This is Part 6 of a 10-part series of posts entitled, The Mariposa War.
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The Treaty Strategy
On January 17, 1851, Savage and Burney’s expedition encountered a village of 500 Indians from various tribes, including Ahwahnechee, Chookchancies, Chowchillas, Honahchee, Kahwah, Nootchu, and Potoencie. They managed to avoid detection, and this allowed them to employ the element of surprise. They spent the night planning an attack, and the next morning put the plan into action.
The settlers charged the village, set fire to shelters, and then gunned down Indians as they attempted to fight back or escape. But maybe they should have gotten some sleep before they made this attack plan, because the fires they set to the shelters proved something of a miscalculation. The smoke gave most of the Indians enough cover to escape unharmed. However 24 of them were killed. There was no loss of life for their white attackers.
The expedition might have pursued the escaping Indians, but the fires they set in the village got out of control and ignited the surrounding forest. This conflagration forced them to retreat back to Mariposa.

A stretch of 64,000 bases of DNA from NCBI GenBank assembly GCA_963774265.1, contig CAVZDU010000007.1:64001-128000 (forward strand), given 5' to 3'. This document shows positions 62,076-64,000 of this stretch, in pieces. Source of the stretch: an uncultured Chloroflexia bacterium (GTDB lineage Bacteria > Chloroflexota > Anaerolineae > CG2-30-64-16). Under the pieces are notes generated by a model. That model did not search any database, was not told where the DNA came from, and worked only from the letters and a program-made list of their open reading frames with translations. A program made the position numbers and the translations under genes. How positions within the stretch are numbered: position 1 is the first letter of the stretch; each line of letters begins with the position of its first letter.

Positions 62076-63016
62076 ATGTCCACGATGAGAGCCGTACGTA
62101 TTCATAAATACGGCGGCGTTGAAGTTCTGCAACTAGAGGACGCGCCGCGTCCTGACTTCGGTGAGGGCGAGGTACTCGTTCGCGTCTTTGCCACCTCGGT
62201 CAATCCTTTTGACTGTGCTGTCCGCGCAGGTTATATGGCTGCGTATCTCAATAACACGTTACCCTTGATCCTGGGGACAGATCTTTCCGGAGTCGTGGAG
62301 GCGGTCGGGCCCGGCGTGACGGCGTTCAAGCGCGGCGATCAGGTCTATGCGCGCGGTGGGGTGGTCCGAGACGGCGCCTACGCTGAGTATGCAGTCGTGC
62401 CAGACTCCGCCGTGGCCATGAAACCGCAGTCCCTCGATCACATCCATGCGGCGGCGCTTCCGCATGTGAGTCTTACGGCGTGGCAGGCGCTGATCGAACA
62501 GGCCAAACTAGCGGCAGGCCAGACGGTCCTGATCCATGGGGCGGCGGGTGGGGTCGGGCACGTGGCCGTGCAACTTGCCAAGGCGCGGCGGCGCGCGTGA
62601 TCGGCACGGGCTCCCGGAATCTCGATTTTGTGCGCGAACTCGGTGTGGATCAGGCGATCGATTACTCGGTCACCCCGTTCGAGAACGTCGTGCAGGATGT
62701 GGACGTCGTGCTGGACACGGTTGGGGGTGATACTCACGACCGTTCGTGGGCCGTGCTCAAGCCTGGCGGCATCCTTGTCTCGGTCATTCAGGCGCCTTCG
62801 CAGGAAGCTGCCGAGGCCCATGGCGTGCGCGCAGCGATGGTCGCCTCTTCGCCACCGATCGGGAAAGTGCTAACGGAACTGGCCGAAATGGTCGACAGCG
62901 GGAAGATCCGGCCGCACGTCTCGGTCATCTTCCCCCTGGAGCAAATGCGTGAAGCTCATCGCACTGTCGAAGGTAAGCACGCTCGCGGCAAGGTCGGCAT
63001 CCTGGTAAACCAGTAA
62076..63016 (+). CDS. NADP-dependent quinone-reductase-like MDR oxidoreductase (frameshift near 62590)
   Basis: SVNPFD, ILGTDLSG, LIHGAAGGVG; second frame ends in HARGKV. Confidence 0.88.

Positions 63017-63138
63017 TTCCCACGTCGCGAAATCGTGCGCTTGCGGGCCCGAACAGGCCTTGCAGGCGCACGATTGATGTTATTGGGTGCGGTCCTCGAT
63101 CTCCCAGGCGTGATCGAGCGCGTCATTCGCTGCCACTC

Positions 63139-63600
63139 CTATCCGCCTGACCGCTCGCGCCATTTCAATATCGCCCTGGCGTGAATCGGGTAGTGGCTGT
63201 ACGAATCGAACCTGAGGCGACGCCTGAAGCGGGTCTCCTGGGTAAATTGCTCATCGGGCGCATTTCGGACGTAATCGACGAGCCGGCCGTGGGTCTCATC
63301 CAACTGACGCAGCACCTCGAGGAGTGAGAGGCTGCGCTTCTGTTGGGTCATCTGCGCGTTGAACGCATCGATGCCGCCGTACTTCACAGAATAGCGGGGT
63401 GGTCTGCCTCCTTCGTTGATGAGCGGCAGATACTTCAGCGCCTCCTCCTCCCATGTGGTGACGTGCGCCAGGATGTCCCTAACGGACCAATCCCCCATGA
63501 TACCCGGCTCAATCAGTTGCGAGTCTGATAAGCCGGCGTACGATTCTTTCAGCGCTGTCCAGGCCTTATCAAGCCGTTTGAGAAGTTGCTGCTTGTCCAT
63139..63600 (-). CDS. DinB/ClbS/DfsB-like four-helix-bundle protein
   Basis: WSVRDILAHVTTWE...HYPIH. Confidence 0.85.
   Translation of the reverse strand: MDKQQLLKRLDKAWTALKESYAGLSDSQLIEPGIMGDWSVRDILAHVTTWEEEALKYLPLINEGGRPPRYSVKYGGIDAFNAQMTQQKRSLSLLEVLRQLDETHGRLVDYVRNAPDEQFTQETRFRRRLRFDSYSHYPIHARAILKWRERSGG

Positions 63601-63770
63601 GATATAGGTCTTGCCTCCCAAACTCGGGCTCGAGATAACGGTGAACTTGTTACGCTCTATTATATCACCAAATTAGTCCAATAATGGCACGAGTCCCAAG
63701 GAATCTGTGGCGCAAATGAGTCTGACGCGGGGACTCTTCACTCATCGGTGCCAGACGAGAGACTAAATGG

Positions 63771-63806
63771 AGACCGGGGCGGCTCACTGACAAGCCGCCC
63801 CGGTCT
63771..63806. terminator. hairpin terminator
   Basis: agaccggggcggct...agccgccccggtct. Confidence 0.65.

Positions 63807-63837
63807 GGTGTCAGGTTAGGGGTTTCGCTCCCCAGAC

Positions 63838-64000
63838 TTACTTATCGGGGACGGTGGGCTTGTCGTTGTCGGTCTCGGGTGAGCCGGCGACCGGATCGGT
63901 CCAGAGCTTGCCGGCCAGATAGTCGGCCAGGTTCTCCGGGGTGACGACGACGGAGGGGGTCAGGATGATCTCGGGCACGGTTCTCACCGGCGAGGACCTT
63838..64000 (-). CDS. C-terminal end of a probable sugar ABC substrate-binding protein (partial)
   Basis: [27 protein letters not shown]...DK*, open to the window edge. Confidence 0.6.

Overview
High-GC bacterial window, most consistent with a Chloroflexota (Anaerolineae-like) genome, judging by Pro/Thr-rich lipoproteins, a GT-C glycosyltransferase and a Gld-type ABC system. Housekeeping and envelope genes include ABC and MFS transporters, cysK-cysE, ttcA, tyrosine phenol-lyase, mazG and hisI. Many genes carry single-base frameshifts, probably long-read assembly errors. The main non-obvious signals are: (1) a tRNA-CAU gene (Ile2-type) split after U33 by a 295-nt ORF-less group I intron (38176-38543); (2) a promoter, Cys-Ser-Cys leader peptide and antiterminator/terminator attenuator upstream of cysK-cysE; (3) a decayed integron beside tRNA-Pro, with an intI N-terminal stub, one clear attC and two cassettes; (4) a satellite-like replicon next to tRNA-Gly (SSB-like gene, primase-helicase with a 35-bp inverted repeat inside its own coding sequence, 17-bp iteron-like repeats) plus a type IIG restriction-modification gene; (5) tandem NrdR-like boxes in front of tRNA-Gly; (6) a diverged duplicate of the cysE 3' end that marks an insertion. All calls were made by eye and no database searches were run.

By February, a federal force and a state militia got involved in the hostilities. Their strategy was laid out by a Colonel J. Neely Johnson. Johnson took charge. He gathered the forces together and instructed them that their objective was to induce as many tribes as possible to sign a treaty to live on a reservation. Those tribes not agreeing to sign such a treaty would be subdued by force.
He also reminded everyone that they were trespassers on Indian lands, and that because of this it was imperative to be as sympathetic as possible to the foe they were about to fight.
Treaty councils began in March, and by the end of the month more than 16 tribes had signed agreements with the federal government. These treaties promised them reservation land along the San Joaquin River, in California’s very fertile San Joaquin Valley. By the time all was said and done, more than 8 million acres of land was promised to various tribes, along with substantial monetary aid for establishing farms and ranches. And they were promised that they would retain hunting and gathering rights in their traditional homelands.
Meanwhile former king, James Savage, was commissioned as a Major, to lead an expedition against those tribes that refused to sign a treaty. His Mariposa Battalion marched to the Wawona area, about a dozen miles south of Yosemite Valley. On March 24, 1851, they encountered a Nootchus village, and forced their surrender. Major Savage then sent an Indian runner to Chief Tenaya of the Ahwahnechees (aka Yosemites), offering a treaty, and explaining the treaty’s guarantees.